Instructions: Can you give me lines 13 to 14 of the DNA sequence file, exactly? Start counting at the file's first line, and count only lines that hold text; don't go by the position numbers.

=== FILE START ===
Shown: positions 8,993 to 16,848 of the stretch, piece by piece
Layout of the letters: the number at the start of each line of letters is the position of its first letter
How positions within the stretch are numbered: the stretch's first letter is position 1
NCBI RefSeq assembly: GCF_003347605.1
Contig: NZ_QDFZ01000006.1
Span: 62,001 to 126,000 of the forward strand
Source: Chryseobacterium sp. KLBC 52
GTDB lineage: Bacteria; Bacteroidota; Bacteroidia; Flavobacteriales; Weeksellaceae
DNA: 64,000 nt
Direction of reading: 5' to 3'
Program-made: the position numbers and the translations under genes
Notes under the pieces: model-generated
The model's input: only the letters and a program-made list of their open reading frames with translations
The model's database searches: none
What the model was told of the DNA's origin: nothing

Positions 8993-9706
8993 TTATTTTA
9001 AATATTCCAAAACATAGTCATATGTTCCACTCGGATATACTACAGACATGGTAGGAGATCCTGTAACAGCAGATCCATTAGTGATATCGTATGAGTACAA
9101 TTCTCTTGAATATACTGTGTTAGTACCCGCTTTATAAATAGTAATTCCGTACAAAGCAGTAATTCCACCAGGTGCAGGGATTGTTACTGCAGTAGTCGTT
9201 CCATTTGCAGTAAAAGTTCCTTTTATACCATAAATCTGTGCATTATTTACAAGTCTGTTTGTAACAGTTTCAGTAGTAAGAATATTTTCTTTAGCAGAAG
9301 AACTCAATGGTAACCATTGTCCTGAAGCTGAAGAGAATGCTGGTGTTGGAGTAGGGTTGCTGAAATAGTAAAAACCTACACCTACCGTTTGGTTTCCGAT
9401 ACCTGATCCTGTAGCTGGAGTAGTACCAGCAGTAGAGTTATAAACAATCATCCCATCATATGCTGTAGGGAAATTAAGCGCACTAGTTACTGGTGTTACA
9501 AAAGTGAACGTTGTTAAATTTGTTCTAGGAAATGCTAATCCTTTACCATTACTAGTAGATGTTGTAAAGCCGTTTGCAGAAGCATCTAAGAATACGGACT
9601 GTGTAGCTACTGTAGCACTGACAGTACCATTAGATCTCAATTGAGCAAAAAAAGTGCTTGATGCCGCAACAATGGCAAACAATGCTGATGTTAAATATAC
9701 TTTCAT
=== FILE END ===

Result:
The model's input: only the letters and a program-made list of their open reading frames with translations
The model's database searches: none